However, it’s often difficult or impossible to cover all the execution paths using end-to-end tests. For example, a branch logic might depend on the result of an API call to a third-party API such as Stripe or Paypal. Or perhaps an error path relies on DynamoDB throwing an error. These are just a couple of examples of scenarios that we can’t easily cover using end-to-end tests.

For some of these scenarios, we can use mock APIs and return dummy results for our branch logic. For example, you can use Apidog to host a mock Stripe API to test the payment flow from your state machine. You can also host a local mock API and expose it publicly using ngrok.

In both cases, we are not actually interacting with the real third-party API. So any failure in our branch logic won’t impact our customers as they won’t receive a failed payment on a real credit card. But the mock API will let us know that our branch logic is failing when it shouldn’t.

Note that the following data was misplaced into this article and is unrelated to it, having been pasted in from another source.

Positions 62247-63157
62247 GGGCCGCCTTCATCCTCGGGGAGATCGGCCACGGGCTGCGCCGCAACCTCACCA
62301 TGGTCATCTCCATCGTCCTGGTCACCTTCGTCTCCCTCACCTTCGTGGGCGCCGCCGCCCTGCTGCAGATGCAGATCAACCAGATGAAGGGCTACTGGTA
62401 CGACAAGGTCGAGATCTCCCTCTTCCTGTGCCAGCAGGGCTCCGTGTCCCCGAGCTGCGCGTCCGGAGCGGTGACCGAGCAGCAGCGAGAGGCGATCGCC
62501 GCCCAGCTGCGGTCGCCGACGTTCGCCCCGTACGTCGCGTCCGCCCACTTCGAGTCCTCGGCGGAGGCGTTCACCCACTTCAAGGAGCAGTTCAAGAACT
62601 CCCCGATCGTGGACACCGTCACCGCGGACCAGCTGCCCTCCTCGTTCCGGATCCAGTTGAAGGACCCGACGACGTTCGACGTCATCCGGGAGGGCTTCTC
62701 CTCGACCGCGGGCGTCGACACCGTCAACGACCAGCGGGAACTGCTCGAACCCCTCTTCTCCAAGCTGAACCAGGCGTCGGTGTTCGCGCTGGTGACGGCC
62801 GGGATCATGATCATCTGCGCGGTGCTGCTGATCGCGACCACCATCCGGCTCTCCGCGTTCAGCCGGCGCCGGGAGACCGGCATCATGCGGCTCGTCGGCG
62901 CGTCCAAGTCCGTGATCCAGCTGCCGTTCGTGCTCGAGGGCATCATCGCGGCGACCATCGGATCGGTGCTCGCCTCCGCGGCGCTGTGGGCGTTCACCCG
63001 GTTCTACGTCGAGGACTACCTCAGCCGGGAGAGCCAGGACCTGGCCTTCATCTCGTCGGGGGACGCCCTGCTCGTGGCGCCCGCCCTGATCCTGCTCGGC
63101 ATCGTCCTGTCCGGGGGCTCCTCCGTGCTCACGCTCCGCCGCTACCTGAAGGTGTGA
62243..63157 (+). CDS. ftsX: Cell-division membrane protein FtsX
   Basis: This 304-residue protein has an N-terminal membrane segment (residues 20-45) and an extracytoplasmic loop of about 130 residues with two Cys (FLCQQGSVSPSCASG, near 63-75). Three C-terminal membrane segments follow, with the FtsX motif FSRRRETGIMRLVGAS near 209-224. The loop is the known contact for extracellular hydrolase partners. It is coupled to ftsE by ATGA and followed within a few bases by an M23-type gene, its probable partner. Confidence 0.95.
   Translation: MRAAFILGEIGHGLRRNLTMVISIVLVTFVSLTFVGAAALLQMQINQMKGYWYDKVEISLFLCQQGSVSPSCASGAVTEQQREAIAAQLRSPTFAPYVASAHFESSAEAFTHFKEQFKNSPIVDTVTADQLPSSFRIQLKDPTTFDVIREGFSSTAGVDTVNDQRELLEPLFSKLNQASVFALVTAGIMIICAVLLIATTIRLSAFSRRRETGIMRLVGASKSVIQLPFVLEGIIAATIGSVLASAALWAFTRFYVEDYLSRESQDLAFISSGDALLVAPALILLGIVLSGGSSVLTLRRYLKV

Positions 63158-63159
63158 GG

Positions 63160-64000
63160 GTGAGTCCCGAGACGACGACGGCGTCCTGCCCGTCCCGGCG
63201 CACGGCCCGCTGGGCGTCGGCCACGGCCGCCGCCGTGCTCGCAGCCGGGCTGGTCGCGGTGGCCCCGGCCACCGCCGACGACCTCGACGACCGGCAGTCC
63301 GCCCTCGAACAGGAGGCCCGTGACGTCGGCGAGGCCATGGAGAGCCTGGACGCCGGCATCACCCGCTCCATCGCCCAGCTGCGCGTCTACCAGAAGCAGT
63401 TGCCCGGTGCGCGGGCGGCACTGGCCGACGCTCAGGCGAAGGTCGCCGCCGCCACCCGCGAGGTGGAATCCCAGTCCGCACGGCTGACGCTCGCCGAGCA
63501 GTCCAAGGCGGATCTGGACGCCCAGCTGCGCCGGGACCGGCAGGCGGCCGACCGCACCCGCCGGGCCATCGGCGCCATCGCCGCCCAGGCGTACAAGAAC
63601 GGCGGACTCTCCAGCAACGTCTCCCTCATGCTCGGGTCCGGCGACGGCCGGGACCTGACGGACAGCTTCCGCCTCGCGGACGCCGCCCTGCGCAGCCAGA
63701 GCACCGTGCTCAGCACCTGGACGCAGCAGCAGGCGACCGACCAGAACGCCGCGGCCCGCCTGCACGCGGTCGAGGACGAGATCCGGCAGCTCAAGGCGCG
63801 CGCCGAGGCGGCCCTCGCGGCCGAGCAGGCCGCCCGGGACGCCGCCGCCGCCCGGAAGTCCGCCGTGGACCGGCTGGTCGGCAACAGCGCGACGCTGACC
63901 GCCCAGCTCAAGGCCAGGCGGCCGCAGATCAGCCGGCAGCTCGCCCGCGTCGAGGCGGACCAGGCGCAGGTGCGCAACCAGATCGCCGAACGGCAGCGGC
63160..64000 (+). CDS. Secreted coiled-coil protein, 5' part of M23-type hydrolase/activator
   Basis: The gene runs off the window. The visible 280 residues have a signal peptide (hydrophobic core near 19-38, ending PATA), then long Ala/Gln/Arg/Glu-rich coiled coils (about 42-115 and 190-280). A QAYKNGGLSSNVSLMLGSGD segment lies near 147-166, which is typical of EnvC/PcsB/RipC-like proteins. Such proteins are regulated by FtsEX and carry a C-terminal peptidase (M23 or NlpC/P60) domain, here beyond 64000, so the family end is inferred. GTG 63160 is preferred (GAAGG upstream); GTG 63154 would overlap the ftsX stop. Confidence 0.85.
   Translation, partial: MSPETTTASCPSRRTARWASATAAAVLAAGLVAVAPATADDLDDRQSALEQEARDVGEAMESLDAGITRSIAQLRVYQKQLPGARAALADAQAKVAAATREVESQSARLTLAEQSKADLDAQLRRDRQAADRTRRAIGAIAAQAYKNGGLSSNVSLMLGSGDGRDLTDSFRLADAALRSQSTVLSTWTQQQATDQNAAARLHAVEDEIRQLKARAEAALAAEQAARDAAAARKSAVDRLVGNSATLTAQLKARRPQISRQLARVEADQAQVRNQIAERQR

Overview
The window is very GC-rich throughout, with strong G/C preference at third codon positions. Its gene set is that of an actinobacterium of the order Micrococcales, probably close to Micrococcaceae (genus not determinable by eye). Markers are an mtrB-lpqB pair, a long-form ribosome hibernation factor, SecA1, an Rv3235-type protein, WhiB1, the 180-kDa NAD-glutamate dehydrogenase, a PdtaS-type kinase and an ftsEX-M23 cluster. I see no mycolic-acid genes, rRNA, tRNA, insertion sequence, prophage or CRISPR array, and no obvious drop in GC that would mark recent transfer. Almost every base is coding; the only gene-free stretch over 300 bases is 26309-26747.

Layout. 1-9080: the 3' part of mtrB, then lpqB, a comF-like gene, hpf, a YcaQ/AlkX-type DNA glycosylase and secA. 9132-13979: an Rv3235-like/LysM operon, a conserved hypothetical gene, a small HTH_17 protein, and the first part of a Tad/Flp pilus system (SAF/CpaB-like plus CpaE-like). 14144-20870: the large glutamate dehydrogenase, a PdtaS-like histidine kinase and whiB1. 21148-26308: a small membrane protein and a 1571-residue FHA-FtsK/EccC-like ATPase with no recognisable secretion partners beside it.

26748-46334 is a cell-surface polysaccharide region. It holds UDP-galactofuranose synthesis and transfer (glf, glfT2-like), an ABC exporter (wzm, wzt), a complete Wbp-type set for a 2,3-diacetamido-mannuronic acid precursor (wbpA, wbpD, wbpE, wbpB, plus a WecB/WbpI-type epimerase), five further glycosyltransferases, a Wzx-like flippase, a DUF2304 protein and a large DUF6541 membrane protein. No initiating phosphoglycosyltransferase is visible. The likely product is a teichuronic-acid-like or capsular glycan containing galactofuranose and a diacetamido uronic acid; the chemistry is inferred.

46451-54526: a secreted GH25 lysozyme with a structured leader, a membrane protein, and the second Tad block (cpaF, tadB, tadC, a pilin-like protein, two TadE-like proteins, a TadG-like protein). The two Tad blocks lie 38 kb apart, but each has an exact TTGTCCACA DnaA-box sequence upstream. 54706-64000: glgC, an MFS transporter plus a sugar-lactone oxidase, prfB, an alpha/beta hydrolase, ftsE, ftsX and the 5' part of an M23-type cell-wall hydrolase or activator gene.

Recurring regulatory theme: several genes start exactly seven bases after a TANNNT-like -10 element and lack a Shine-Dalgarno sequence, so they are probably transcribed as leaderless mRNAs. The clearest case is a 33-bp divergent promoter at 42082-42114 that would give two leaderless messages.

However, we do need a way to “convince” our state machine to use the mock API instead of the third party’s real API. One way to do this is to add the mock API URL to the execution input, as an override, and have our Lambda functions use it whenever it’s specified.

Component testing for the Lambda functions

If a state machine consists primarily of Lambda functions, then we can test each function separately using component-based testing techniques:

  •  Encapsulate the domain logic into its own modules and write unit tests for them.
  •  Write integration tests (aka sociable tests) that invoke the Lambda function code locally but have it talk to the real AWS services (no mocks or local simulators!). These tests allow you to iterate quickly on the functional code without having to deploy it to AWS after every change.